(iht) - The shantytowns clinging to Rio's lush jungle hillsides are fertile breeding ground for a tiny black mosquito whose bites are causing an increasingly deadly dengue fever epidemic.
Crevices in dilapidated hovels, old tires and trash piles collect standing water where the insect breeds, while kids toting automatic weapons scare away the few public health agents who might teach slum dwellers how to protect themselves.
Successfully fighting dengue requires tedious, labor-intensive and well-organized efforts to persuade people to remove trash and standing water and accept the spraying of insecticides. Add government neglect and political infighting to the mix, and the result can be devastating.
Since January, dengue has killed at least 79 people and sickened over 75,000 in the surrounding Rio state, home to 40 percent of all of Brazil's cases of the disease. Another 80 deaths have been reported but are awaiting blood tests, the state health secretariat said Thursday. If confirmed as dengue, Rio's death toll this year would be higher than all of Brazil last year.
Dengue infects millions around the world, mostly in tropical regions where mosquitoes thrive in the heat and abundant water, and epidemiologists say Rio's shantytowns are at the leading edge of a dangerous global trend: while most dengue cases aren't fatal, the percentage of cases involving the more virulent, deadly form of the disease is growing - particularly among children, according to the Pan American Health Organization.
Nearly half of this year's dengue fatalities in Rio have been children under age 14, an especially disturbing statistic due the unexpectedly high mortality rate and because public officials failed to take measures beforehand to prevent it, said Jarbas Barbosa da Silva, the organization's area manager for health surveillance and disease management.
"They can't just fight the disease in the streets of Copacabana and Leblon," said 48-year-old Gloria Mendonca, referring to two fashionable beach neighborhoods. "They have to come to the poor communities. They have to see the children dying."
Mendonca and her 5-year-old son, who live in the Salgueiro Hill shantytown, are still recovering from the disease, which causes high fever, severe headaches and flu-like symptoms, nausea, rashes and joint pains for more than a week.%emph_on(type:italic;%) %emph_off(%)
A neighbor's son died only days after contracting the more virulent, hemorrhagic dengue that causes internal and external bleeding.
"Imagine the pain of a mother raising a child and losing it to tiny mosquito," said Mendonca, who took pains to eliminate puddles of standing water at home - but still came up short.
There is no vaccine for dengue, which is also known as "bonebreak fever" and is spread only by mosquito bites. Treatment includes pain relievers, rest and fluids.%emph_on(type:italic;%) %emph_off(%)In Rio, the army is feeding patients intravenous saline solution to avoid severe dehydration.
The more mosquitoes go unchecked, the deadlier the disease becomes. Mosquitoes carry four different strains of dengue, and there is good evidence that people who survive one or two infections will more likely contract the more deadly form if infected with another strain, according the U.S. Centers for Disease Control and Prevention.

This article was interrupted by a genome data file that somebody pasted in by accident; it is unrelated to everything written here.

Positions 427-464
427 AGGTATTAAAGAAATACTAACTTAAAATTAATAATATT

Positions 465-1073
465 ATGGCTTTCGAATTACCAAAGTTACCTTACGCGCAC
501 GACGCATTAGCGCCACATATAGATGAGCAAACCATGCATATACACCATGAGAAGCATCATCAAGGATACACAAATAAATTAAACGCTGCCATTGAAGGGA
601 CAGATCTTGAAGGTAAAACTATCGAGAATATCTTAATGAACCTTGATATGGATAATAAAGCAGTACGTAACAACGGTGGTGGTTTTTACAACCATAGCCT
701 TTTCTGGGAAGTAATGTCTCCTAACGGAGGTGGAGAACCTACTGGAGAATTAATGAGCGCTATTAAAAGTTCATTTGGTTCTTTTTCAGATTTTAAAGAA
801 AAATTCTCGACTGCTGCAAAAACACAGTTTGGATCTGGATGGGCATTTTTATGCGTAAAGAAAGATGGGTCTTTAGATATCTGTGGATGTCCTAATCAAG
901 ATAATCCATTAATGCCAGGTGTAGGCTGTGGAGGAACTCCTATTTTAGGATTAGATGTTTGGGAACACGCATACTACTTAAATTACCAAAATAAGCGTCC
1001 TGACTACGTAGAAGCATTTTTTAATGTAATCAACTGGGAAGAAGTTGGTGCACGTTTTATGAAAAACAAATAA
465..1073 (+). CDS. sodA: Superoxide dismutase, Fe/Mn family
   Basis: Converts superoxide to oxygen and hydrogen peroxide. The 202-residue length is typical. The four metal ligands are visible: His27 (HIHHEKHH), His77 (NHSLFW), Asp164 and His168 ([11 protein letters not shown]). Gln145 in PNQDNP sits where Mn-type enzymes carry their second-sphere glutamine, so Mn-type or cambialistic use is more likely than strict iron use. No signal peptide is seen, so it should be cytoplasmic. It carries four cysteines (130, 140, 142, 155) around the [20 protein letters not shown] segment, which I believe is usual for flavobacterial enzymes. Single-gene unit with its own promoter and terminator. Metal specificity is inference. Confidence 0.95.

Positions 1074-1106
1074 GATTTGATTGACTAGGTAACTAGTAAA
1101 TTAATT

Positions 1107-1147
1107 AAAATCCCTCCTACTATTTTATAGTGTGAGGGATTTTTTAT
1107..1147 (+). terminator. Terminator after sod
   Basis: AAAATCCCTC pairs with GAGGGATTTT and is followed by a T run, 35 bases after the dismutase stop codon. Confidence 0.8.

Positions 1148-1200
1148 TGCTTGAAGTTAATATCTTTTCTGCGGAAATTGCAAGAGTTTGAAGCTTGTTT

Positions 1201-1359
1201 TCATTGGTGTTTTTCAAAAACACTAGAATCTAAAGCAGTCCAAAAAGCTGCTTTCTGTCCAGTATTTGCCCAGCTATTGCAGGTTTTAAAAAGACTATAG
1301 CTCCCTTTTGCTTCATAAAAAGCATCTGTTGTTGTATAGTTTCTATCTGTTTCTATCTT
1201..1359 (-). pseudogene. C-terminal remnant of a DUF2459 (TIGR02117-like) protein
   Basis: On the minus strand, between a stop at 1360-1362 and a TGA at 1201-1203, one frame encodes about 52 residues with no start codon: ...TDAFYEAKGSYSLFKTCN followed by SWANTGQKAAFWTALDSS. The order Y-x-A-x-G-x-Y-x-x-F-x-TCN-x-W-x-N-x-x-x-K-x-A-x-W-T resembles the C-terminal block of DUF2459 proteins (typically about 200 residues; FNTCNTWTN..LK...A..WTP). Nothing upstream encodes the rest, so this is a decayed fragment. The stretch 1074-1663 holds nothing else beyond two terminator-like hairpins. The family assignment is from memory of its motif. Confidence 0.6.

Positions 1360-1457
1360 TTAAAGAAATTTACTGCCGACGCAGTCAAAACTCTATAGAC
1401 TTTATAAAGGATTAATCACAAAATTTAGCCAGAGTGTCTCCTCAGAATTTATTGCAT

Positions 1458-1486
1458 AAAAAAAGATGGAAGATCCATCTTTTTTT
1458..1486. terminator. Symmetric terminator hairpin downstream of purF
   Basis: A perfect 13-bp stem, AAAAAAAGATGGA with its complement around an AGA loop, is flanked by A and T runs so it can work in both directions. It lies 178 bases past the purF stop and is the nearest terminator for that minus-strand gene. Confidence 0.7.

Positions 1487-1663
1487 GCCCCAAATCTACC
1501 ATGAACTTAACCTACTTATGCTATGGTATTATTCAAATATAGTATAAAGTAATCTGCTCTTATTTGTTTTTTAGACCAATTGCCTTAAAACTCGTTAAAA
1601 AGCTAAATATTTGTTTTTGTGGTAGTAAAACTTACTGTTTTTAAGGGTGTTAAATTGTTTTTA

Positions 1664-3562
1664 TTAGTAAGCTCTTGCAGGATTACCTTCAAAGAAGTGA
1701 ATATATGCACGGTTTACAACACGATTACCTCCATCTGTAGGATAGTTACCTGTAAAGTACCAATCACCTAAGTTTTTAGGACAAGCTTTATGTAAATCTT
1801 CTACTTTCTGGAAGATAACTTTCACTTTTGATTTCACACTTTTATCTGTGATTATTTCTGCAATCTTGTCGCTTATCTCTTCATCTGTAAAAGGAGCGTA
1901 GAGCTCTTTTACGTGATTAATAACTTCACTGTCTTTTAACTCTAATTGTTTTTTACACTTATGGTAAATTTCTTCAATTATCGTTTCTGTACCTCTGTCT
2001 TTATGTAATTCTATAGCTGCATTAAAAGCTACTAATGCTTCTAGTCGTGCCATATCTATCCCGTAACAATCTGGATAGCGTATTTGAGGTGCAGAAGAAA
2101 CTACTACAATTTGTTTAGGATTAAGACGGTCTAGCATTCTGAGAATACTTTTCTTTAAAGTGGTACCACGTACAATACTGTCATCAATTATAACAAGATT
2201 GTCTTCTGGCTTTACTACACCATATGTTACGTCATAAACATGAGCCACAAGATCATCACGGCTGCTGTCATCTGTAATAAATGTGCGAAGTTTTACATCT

Mendonca's one-room shack abuts thick rain forest where puddles are all but impossible to root out. Just up the hill, hundreds of black larvae of the Aedes aegypti mosquito seethe inside an abandoned cistern. Residents in these shantytowns behind Rio's famous Christ the Redeemer statue also store drinking water in piles of capless plastic soda bottles.
"It's a perfect breeding ground for mosquitoes. They like clean water and don't need very much of it to breed," said Josh Ruxin, founder of the Neglected Tropical Disease Control Project.
The job of helping 5,000 Salgueiro Hill families eradicate mosquitoes falls to two environmental agents employed by the mayor's office who haven't been paid since January. They also have to keep the hovels from expanding into the adjacent Tijuca National Forest, limit the local rat population and keep tabs on free-roaming pigs.
"The pump breaks for 10 days, two weeks at a time," said Denise Silva da Sousa, 32. "People have to go down and carry the water up the hill on their heads. If they find a larvae in the water, they're not going to throw the water out."
The agents try to persuade residents not to let garbage pile up, but that's difficult in slums lacking trash bins, Sousa says.
Jorge Darze, president of the Rio de Janeiro doctors' union, has accused the government of criminal negligence. While the virus infected 900,782 people across the Americas last year, killing 317, more than half of the cases were in Brazil.
"The threat of an epidemic was already apparent since last year and the city did nothing. And neither the state or federal government pressured them to do anything," Darze said. "The mayor can't run for re-election, so he left it all to luck and the Lord."
Political rivalries prompted the mayor to turn down a federal offer of 3,200 health agents, alleges Sandro Cezar, president of the Rio de Janeiro state health workers' union.
"That's a lie," responded Rio de Janeiro Mayor Cesar Maia in an e-mail to The Associated Press, blaming political agitators "who don't want to work" for spreading false accusations.
Federal officials declined to comment, but in March, Health Minister Jose Gomes Temporao noted that while dengue cases were down 40 percent across Brazil, the number of cases in Rio had exploded.
The military finally set up field hospitals, pleaded for pediatricians to help treat the victims and deployed 500 soldiers this week to help spray insecticide.
"I don't have the slightest doubt that we could have a new epidemic," State Health Secretary Sergio Cortes said. "We will have to change a lot of things and mobilize society."